Call for Essays About Any Aspect of Popular Culture, Present or Past

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Tuesday, Jun 19, 2012
Movie and music are inseparable. Here are 10 examples of how the two can come together to create a classic moment of cine-magic.

Don’t let the concept fool you: Hollywood has made a mint mining popular culture for music to squeeze into their productions. Even back in the days when actors frequently broke into song for no good reason, the latest selections on the hit parade were wedged in for some necessary commercial cross promotion. Many of the most memorable tunes from the past found their purchase in the cinema of the time, and up until the ‘50s, there was little change. Then directors hit upon a more intriguing idea. Instead of just using same as a marketing tool, why not give the material meaning? As a result, we’ve seen a steady increase in the use of popular songs and genres—rock, country, soul—as a viable motion picture backdrop. Some filmmakers have become so good at the concurrence of sight and sound that their reputation rests on it.

As a result, this is our list of the 10 Best Uses of Popular Music in Post Modern Cinema (yes, we are skipping several decades previous - there’s just no time or space). First off, however, some ground rules. We have PURPOSEFULLY tried to avoid the obvious choices. You won’t see “Layla” from Goodfellas, “In Dreams” from Blue Velvet, or “Sister Christian” from Boogie Nights (we have another, better selection for that film). In fact, many of the so called “most memorable” moments from the use of music in movies are AWOL here. Why? Well, it’s far more fun to discuss new traditions that to trod down the paths previously proposed. Even better, songs and sounds are personal things. One individuals love of George Thorogood can lead to the widespread use (and abuse) of his “Bad to the Bone”.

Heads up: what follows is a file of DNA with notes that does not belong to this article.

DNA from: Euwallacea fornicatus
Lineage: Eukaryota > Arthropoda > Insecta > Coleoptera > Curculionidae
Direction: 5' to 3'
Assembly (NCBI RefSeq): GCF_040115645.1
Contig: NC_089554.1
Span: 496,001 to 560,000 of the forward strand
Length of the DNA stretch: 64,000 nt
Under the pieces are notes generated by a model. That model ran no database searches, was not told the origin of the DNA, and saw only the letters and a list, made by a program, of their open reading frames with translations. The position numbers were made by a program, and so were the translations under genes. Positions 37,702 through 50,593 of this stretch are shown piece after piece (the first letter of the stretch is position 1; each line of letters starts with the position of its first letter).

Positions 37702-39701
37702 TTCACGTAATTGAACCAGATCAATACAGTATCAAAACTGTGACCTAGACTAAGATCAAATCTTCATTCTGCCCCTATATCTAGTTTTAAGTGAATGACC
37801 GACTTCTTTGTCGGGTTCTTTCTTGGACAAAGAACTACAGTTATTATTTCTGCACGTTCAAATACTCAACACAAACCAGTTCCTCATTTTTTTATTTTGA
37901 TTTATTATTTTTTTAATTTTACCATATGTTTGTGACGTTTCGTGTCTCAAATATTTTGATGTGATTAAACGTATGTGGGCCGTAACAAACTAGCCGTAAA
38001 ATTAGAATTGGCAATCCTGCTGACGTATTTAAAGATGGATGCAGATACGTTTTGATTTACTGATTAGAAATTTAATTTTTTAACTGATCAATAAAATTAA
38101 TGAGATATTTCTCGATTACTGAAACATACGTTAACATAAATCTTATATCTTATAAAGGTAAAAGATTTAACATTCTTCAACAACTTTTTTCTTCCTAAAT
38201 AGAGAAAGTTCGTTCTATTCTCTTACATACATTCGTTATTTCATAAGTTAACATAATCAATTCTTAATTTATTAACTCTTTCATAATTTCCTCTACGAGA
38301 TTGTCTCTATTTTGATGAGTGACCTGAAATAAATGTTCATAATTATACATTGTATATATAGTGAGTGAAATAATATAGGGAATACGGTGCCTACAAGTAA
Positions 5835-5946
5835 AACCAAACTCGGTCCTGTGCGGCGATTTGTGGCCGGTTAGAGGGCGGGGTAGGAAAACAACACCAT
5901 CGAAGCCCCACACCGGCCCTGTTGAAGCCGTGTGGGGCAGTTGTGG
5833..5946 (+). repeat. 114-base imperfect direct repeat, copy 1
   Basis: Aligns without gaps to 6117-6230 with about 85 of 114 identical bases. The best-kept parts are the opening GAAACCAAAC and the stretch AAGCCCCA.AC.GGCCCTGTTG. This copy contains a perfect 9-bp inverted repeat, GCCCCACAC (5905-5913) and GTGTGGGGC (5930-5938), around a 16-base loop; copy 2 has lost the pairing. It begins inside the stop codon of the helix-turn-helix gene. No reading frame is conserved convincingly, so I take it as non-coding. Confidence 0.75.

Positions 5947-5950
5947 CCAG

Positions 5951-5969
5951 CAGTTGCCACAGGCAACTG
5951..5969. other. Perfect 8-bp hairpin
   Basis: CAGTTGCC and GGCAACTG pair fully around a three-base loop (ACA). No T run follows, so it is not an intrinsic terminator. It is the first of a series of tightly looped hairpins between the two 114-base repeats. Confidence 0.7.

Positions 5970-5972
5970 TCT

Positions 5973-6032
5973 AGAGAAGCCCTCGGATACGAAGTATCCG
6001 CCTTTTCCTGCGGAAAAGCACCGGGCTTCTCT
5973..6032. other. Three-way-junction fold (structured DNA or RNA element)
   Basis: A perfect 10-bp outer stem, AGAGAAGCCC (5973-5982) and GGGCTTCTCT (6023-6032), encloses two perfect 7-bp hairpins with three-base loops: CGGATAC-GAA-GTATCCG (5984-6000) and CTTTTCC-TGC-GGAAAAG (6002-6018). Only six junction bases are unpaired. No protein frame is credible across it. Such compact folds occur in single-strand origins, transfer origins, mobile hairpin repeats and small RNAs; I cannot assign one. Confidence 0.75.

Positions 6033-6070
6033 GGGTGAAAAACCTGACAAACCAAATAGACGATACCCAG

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Tuesday, Jun 12, 2012
Five reasons for and against seeing the new musical starring a shirtless Tom Cruise (reason #1 either way).

Is it an eagerly anticipated glam-fest of popular celebrities singing popular rock and roll anthems, or is Rock of Ages a desperate, lazy attempt to capitalize on a lack of musicals in the summer season by throwing money at good actors to perform a less than stellar story? I don’t know. No one does yet. But these are the factors, for and against, that will make or break the film in quality and at the box office.

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Tuesday, Jun 5, 2012
Some consider him a genius. Others label him style over substance. Here are 10 examples of Ridley Scott's aesthetic, including his most recent "return to form".

For many, the name Ridley Scott meant nothing until the final frames of a film called Alien. Then, after witnessing what many thought was the birth of a new voice in genre filmmaking, few would forget him. Yet there was more to the man that leading us around a world where no one could hear us scream. He was a merchant marine. He graduated from art school and worked for the BBC. In the late ‘60s, he started a production company with his brother Tony and began making a name for himself in commercials. By the time he tackled his first full length feature film, he was 40 years old. Since then, he’s made some of the best and most visually accomplished films of the post-modern era. He’s also been in charge of some less than thrilling excesses (1492: Conquest of Paradise anyone?).

Now, after a decade which saw his greatest success (Gladiator) matched by some of his worst received efforts ever (A Good Year, Body of Lies), Scott seems back on top. His revisit of the Alien franchise, the powerful Prometheus, promises to bring the 73-year-old back to the beloved geeks and fanboys who turned him into a titan in the first place. But there is much more to Scott’s creative canon than visits to planets far off and interaction with creatures mechanical and monstrous. With 20 films to his credit, we’ve decided to rank Ridley’s 10 best. You may not agree with the final countdown, but in a true rollercoaster career, this represents his most accomplished and artistic. Few filmmakers have Scott’s solid cinematic eye. Few also have a compendium of aesthetics as strong as this one, beginning with: